the Western Aleutians. With enough upper level support, there
should still be a slight chance for thunderstorms for the far
western marine zones later this morning and afternoon.

The rest of the weekend looks relatively quiet. Broad, cyclonic
(counter-clockwise) flow will establish itself across the Bering.
A few embedded shortwaves could bring more persistent showers and
pockets of small-craft winds, but we do not expect any strong
systems across the domain.


.LONG TERM FORECAST (Sunday Night through Thursday)...

Sunday night starts off with the remnants of the low slowly
diminishing overnight. Onshore southeasterly flow is likely along
the entirety of the Gulf Coast as the low center moves into
Southwest Alaska and slows its northwestward movement
significantly. Unfortunately for areas such as Seward and the
eastern Kenai Peninsula, this will allow the associated rainfall
to continue through much of the overnight and into at least the
first part of the day on Monday. However, rainfall rates will be
diminishing throughout the night as the parent low quickly
weakens. The low`s westward track will bring in a renewed slug of
warm air causing wintry precipitation to remain confined to
higher elevations. Rain will persist with diminishing rates
across portions of Bristol Bay and the Lower Kuskokwim Valley on
Monday. The low will also help to draw colder air southward
across the Bering on Tuesday, which may threaten the Pribilofs
with some snow showers.

Turning back to the east on Tuesday, the models are coming into
much better agreement compared with yesterday`s runs concerning
the development of another strong low in the Gulf. As expected,
there is still plenty of disagreement on the details, but all are
showing at least a gale force low, with perhaps storm force winds
in localized areas. It looks to develop over the southeastern
Gulf and track northwestward, reaching the central Gulf Tuesday
afternoon, then moving into the eastern Kenai Peninsula Tuesday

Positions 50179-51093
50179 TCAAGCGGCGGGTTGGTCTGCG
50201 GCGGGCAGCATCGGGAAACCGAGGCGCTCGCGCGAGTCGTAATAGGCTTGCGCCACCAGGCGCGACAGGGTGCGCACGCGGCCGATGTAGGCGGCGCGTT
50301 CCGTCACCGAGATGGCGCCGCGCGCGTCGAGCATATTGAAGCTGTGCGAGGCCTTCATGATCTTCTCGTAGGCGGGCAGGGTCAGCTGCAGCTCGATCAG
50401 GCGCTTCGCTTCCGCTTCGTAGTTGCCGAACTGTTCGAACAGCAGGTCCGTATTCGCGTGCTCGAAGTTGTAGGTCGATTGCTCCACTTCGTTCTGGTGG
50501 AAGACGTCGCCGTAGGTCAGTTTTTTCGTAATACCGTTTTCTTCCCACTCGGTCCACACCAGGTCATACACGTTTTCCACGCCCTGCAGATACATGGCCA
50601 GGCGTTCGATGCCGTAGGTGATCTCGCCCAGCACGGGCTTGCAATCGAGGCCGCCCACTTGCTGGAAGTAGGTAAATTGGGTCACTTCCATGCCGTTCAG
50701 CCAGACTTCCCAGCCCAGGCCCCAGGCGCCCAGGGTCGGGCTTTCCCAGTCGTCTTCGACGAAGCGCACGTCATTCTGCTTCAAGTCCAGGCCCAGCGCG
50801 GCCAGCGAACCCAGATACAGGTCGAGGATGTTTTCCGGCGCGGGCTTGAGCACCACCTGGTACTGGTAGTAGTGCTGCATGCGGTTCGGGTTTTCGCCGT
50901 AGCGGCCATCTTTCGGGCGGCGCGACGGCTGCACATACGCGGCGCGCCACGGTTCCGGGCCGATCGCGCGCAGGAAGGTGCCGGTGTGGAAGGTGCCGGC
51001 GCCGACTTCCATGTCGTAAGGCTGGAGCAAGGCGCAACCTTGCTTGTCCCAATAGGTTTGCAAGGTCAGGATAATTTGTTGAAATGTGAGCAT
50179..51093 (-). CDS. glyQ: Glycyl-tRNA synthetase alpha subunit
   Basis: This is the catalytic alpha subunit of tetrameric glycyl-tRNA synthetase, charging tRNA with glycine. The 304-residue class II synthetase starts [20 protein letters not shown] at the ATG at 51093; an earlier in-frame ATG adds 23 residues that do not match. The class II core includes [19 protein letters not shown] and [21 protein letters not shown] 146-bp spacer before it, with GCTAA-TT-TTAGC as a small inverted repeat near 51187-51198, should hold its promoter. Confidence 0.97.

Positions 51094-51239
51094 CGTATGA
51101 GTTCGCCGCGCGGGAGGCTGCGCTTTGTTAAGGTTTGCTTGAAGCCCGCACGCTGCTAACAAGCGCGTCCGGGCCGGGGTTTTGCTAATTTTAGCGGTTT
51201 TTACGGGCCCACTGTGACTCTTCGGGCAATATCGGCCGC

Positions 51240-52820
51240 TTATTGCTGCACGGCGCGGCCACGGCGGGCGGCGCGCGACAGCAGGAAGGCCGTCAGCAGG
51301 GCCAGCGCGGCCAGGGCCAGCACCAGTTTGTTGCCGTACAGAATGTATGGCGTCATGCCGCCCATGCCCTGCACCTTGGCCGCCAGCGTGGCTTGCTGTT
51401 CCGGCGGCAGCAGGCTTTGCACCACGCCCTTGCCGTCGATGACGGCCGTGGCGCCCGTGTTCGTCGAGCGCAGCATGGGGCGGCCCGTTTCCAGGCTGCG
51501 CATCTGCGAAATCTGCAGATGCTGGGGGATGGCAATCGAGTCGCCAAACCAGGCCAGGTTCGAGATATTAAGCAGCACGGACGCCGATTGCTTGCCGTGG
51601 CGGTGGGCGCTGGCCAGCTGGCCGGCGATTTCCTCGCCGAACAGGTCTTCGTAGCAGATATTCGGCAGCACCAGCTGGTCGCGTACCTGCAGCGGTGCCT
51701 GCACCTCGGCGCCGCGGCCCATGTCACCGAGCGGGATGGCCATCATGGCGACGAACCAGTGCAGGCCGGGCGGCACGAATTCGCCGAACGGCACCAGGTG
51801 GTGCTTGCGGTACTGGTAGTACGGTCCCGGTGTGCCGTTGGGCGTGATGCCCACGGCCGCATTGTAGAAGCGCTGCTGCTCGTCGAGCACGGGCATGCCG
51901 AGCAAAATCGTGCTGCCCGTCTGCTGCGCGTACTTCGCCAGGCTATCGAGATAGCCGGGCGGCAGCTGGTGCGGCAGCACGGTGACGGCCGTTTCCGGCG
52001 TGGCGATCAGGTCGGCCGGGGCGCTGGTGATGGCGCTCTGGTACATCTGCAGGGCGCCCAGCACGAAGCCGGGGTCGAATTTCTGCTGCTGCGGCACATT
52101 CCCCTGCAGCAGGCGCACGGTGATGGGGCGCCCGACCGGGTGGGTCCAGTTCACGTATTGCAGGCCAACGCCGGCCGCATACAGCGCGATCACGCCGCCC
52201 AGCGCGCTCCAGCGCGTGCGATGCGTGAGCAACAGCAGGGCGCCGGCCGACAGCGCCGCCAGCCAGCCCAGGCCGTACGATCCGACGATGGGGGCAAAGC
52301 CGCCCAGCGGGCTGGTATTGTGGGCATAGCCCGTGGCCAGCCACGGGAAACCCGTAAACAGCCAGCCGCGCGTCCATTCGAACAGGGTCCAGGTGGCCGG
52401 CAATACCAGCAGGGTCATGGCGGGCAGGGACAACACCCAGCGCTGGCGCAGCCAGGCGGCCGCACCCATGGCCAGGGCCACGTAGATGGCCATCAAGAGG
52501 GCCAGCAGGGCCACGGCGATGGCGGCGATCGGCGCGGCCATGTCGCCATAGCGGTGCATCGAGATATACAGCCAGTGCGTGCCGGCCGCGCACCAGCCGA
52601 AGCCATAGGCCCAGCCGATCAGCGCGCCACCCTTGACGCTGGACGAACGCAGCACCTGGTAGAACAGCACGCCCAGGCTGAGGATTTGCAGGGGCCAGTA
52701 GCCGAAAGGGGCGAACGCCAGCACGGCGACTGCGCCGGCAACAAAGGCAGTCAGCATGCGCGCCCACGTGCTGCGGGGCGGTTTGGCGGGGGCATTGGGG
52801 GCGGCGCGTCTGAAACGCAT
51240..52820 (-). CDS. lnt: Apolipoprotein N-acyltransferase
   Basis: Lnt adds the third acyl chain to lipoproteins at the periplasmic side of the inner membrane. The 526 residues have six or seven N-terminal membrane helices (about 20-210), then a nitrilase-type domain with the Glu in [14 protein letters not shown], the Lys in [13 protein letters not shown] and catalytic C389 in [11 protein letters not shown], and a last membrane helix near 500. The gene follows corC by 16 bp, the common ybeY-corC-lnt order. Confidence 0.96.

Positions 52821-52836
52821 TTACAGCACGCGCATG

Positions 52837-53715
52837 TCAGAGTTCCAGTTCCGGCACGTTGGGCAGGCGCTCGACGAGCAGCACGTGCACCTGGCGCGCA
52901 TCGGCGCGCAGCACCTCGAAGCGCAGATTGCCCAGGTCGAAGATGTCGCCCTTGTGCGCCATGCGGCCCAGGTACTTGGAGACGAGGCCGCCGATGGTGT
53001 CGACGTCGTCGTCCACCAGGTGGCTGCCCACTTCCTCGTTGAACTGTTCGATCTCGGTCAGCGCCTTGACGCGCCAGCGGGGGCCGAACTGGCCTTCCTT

evening. Along this track, moderate to heavy rain at times will
overspread much of the Gulf Coast starting Tuesday morning and
then diminish Tuesday night. At the time of this forecast, this
storm does not look to have the same moisture feed as the Sunday
storm. Thus, while excessive rainfall amounts are not expected
anywhere, being the latest in this train of storms will not help
any ongoing flooding concerns in places like Seward.

In similar fashion to Sunday night behind the storm Tuesday night,
onshore flow and continued upslope rain will persist through the
day along much of the Gulf Coast. The low will leave nearly all
of its moisture along the coast, with relatively little expected
to make it inland. What the low will do out west however, is help
to draw increasingly colder air southward out of Russia into the
Bering. As a result, snow showers become increasingly likely as
far south as the Aleutians Wednesday and Wednesday night. By
Thursday, the models hint at...guess what...ANOTHER strong low
tracking northward out of the Pacific into the Gulf, but by that
time uncertainties are very high. There is also growing consensus
that some of the cold air over the Bering getting into Southwest
Alaska, particularly the Delta on Thursday, may produce some
below average temperatures somewhere in the area for a change.


MARINE...Storm 119 120 131 132.
         Gale 125 130 136-141 150.
HYDROLOGY...Flood Watch 125